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Mughal artist

The Padshahnamah : opening shamsah (sunburst) c. 1630 - c. 1655

Painting in opaque watercolour including metallic paints. | 58.0 x 36.4 cm (page dimensions) | RCIN 1005025.b

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  • Padshahnamah fol. 1r
    (plate 1)

    Visual depictions of the shamsah ('little sun') were often placed as frontispieces at the beginning of Islamic manuscripts. Their seemingly exponential structures, radiating from a central aureole, act as a visual metaphor for the unity, infinity and harmony of the Divine. This shamsah is one of two that together form the frontispiece of a seventeenth century Mughal manuscript made for Emperor Shah-Jahan.

    In order to create this complex design a geometric grid was impressed into the paper. Faint indented construction lines and compass holes are evidence of the designer's methods when drawing the outline. On top of this guide, they painted floral arabesques in varied tones of gold paint mixed with other metal pigments, and other paints including bright lapis.

    Milo Beach and Ebba Koch, King of the world : the Padshahnama, an imperial Mughal manuscript from the Royal Library, Windsor Castle, 1996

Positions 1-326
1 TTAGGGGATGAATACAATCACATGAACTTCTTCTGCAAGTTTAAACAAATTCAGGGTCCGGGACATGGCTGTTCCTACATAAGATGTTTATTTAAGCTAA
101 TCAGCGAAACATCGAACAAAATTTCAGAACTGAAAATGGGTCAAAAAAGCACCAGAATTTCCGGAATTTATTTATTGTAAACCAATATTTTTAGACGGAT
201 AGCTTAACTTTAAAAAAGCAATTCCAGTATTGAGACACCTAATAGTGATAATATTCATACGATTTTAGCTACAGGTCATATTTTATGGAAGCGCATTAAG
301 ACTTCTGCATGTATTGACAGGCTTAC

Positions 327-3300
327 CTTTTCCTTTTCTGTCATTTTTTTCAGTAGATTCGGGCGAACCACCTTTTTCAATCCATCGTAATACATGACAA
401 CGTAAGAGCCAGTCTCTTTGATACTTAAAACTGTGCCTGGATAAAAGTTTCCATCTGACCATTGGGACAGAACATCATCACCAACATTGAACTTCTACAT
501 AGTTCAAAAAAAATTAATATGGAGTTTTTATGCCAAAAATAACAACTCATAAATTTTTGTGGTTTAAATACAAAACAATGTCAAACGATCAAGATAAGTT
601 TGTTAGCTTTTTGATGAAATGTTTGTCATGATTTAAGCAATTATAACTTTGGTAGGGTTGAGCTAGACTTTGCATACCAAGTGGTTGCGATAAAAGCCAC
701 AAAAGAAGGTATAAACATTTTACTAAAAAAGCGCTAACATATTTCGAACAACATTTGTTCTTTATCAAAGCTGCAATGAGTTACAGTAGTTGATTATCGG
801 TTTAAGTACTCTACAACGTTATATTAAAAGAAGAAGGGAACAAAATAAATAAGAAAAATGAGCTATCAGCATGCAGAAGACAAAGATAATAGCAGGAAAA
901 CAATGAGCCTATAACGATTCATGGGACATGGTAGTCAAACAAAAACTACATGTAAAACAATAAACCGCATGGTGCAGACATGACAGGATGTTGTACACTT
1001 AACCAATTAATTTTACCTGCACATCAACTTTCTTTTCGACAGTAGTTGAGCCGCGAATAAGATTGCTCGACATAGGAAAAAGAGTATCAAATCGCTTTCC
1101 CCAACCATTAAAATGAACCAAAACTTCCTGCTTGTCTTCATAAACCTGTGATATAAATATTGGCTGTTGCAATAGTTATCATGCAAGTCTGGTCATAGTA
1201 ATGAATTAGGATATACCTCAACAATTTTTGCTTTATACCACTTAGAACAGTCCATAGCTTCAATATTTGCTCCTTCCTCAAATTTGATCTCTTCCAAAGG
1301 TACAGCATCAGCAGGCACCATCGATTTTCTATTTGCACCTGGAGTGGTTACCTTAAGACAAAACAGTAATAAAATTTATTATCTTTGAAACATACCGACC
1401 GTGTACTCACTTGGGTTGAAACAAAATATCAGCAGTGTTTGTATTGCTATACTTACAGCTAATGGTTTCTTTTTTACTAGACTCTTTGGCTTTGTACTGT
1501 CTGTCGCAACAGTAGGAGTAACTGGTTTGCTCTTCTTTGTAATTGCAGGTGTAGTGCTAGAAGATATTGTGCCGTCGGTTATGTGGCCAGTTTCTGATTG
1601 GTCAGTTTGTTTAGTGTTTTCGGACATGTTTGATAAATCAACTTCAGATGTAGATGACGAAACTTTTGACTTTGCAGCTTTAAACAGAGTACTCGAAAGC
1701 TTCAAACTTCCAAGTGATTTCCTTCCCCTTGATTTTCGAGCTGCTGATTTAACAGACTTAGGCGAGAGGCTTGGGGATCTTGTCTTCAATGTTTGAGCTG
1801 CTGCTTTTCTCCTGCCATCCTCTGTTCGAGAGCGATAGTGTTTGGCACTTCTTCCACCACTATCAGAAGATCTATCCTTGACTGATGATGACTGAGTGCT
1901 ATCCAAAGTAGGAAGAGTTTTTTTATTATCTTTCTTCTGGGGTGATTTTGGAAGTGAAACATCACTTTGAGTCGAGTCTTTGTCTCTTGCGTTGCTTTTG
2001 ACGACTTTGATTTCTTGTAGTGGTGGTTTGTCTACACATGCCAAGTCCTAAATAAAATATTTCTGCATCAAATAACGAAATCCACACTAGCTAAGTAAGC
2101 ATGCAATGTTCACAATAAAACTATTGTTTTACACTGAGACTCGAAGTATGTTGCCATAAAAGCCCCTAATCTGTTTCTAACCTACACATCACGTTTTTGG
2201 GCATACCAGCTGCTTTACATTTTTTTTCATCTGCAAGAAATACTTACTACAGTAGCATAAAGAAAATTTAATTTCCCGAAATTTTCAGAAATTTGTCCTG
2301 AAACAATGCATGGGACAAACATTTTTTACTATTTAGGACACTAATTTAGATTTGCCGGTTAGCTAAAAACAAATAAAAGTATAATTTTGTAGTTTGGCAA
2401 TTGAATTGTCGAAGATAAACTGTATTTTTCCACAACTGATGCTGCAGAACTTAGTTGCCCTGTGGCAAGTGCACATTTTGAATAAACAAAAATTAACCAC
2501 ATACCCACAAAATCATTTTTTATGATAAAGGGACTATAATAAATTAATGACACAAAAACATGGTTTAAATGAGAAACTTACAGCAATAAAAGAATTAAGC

Saqib Baburi, Beyond the Akbarnamah: Padshahnamahs and Official Regnal Chronography for Shah-Jahan Padshah (r. 1037/1628-1068/1658), 2010.


    Illustration from a Padshahnamah manuscript formerly in the Mughal imperial library and acquired by Asaf al-Dawlah, Nawab of Awadh, c.1780-90; presented by Saadat Ali Khan, Nawab of Awadh, to George III via Lord Teignmouth in June 1799.

  • Medium and techniques

    Painting in opaque watercolour including metallic paints.


    58.0 x 36.4 cm (page dimensions)

    46.1 x 28.6 cm (panel)

  • Category
  • Place of Production


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